Divorces can be very expensive. Even if both parties minimize costs, separating can result in significant expenses for each of them. They are unable to rely on another’s assistance or income. The situation becomes even more problematic when either children are involved or one spouse is dependent on another spouse’s income. Pennsylvania has laws to correct these circumstances.
As an attorney specialized in Pennsylvania family law, Lauren D’Alessandro understands the various aspects of these provisions and the negotiating tactics necessary to obtain or defend against one of these support remedies. Lauren has negotiated numerous family law orders and will use that experience to assist you. Contact her to schedule an appointment and take the first step toward financial stability during and after your divorce.
Child support is a monthly payment a parent makes to cover the costs of caring for a child. The parent who has the child for the majority of the time usually receives the child support payments. The reason payment goes towards the parent spending the most time caring for the child is there is an assumption they are spending more money raising that child. These payments continue until the child is 18 or graduates high school, whichever is later.
Pennsylvania has guidelines to help determine the amount of child support a parent will receive. The guidelines consider factors such as the number of children and the income of each parent. There is some leeway in the calculation, however, such as permitting courts to consider the reasonable needs of the child. Attorneys can help in determining the likely payment amount and whether a situation exists such that a court could deviate from the calculation and increase or decrease the payment.
Spousal support is a temporary financial support paid to a dependent spouse after they separate but before a divorce is filed. As with child support, guidelines exist in Pennsylvania to determine the payment. Unlike with child support, though, there are defenses — such as adultery — that a spouse can use to prevent a dependent spouse from obtaining spousal support. Consult with an attorney to determine if spousal support is right for you or, if you are the non-dependent spouse, whether any defenses are possible.
Alimony pendente lite means alimony pending litigation. The support request is made by a dependent spouse after a divorce decree is filed and lasts until the divorce is final. The guidelines for calculating the payment amount are similar to the spousal support calculation. The difference is that there are significantly fewer defenses to alimony pendente lite. Adultery, for example, will not be a defense to one of these claims. A spouse cannot request both spousal support and alimony pendente lite at the same time.
Alimony is support that is paid after a divorce is final. Unlike the other forms of support, alimony is a secondary remedy of equitable distribution and is discretionary. This means not only can the distribution of marital assets affect a potential alimony award, but a judge is not even required to grant alimony.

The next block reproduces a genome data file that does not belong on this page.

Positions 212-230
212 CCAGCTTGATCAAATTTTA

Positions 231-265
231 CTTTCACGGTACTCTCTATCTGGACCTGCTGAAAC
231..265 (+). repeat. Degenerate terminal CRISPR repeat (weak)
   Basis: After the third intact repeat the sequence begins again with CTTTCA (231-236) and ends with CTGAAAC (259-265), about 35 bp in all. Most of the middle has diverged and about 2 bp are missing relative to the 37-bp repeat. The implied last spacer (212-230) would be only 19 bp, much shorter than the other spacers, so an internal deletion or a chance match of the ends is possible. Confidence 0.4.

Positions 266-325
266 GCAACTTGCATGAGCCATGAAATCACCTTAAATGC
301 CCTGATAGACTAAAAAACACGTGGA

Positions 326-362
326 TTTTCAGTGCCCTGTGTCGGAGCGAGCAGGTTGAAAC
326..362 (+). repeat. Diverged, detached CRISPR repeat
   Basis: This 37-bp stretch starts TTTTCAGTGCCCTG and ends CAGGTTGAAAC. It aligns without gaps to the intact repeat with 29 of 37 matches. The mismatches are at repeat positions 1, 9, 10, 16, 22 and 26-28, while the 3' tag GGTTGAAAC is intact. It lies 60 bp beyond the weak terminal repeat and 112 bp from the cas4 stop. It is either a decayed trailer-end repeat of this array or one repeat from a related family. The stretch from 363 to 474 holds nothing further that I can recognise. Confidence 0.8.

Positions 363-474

When alimony is granted, the award is to fulfill one of three purposes:
Rehabilitative alimony provides regular income to a dependent former spouse to obtain skills necessary to obtain employment.
Compensatory alimony compensates a former spouse for their contribution to the education or training of the other spouse if there are insufficient resources available to do so during equitable distribution. Additionally, a compensatory purpose can be found in order to compensate a spouse for their contributions in the marriage and there are insufficient resources available to do so during equitable distribution.
Permanent alimony provides lifelong income to a former dependent spouse who will always be unable to support themselves following the divorce. Alimony for this purpose is rarely used.
The amount of alimony awarded is based upon the reasonable needs in accordance with the lifestyle and standard of living established by the parties during marriage, as well as the payor’s ability to pay. Pennsylvania courts have a list of seventeen factors they use in making that determination. An attorney can help you determine whether alimony is possible for your case and, if so, how to best obtain an award.
Regardless of the area of family law you are litigating, hiring an experienced attorney who specializes in family law is crucial. Attorney Lauren D’Alessandro represents clients in Bucks County, Montgomery County, and Philadelphia County, Pennsylvania. Her office is located in Newtown and she invites you to contact her to schedule a consultation. You can contact her here. She looks forward to hearing from you!